One of the oldest surviving churches in Reims, Église Saint-Jacques is a masterpiece of Gothic architecture. Its construction began around 1190 and continued until 1270. Some remodelling occurred during the Renaissance period, while the spire was rebuilt in the 18th century after the original was destroyed in a storm. Unfortunately, Eglise Saint-Jacques was partially destroyed in WWI, but it was subsequently rebuilt according to its pre-war form. Its bell tower, however, was not reconstructed until 1994.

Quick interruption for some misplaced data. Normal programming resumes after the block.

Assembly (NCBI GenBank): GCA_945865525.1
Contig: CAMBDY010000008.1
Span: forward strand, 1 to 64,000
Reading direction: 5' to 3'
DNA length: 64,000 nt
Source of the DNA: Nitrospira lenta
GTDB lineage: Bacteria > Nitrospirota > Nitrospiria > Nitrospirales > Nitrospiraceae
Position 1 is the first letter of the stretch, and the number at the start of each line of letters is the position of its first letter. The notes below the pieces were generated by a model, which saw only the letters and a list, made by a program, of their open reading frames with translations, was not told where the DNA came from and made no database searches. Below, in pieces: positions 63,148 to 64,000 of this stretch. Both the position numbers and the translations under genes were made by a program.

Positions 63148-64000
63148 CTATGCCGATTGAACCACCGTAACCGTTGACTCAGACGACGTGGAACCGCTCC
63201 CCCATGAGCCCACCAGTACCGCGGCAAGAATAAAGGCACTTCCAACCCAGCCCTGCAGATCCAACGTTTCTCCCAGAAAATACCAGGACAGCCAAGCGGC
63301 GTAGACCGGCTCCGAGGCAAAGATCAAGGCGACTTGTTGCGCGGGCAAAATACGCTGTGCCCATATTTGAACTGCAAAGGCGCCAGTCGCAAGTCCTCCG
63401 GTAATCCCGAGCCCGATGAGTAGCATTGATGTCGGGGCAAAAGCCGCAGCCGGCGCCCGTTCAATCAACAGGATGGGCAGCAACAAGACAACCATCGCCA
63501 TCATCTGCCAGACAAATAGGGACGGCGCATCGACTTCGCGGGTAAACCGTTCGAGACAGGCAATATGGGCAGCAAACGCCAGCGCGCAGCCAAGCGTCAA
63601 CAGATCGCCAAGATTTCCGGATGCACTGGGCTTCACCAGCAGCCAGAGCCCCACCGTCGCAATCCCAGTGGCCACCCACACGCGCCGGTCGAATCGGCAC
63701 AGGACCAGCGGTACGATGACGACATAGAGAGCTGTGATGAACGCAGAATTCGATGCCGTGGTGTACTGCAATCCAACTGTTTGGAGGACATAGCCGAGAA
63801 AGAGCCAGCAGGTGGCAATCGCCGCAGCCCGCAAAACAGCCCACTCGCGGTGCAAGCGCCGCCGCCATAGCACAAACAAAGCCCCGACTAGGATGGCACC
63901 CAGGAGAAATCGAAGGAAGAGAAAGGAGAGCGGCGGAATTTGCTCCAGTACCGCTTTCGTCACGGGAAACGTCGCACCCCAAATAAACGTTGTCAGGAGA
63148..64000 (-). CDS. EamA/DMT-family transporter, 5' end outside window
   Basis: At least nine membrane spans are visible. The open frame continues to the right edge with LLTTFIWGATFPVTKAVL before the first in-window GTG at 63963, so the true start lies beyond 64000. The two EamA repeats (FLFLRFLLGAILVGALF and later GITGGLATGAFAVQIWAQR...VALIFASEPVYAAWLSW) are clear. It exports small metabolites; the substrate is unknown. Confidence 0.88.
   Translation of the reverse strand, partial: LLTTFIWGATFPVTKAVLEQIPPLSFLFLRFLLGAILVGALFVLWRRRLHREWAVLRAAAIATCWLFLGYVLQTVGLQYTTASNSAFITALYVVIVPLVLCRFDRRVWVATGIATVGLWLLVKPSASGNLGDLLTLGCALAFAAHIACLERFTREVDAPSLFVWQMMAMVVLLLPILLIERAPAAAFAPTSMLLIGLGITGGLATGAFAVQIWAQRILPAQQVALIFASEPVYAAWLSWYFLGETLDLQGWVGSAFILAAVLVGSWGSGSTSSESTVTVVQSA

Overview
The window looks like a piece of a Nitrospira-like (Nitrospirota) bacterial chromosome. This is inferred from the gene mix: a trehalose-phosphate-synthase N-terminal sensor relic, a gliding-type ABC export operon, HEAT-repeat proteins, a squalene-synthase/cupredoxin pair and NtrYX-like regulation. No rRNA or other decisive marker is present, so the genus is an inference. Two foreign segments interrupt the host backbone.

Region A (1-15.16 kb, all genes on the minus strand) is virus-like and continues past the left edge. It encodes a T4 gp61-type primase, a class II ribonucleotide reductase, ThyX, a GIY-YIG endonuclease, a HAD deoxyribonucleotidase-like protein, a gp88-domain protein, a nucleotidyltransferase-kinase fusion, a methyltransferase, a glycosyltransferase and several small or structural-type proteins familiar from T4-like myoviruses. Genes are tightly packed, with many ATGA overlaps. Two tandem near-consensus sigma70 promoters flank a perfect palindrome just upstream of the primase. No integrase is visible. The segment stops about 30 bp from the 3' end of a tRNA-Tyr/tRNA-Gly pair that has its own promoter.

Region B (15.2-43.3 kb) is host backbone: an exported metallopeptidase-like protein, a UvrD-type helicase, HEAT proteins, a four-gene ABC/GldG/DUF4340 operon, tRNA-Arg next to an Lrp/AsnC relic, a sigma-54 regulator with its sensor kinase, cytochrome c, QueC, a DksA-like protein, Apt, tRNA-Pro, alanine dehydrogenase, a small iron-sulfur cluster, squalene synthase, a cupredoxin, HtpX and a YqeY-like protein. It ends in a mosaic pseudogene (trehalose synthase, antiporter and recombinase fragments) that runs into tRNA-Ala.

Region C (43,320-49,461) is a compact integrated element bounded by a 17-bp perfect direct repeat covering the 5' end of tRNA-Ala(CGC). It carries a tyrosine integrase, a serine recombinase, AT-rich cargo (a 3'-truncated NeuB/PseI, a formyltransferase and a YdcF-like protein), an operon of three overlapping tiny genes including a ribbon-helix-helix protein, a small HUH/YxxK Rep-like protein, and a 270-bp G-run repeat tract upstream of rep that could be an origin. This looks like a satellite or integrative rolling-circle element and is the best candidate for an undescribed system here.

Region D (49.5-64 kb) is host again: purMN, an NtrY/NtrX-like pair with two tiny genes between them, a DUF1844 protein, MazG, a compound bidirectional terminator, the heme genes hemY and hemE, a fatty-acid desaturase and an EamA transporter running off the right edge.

Built on a latin cross plan with three aisles, the interior of Eglise Saint-Jacques contains a mix of Gothic styles from various periods. Although much of the interior was completed by 1270, some modifications occurred in later periods. In 1548, the choir and its side chapels were remodelled in an interesting mix of Flamboyant Gothic and Renaissance styles, with Corinthian columns supporting a rib vaulted ceiling. Although large sections of the interior were rebuilt after the destruction caused by WWI bombings, the church has conserved much of its original look. Its stained glass windows, however, were replaced with beautiful contemporary designs created in the 1960s and 1970s by the artists Joseph Sima and Maria Elena Vieira Da Silva. The splendid new designs complement the Gothic architecture and have a mesmerising effect, particularly in the apse and its adjacent chapels (see photos).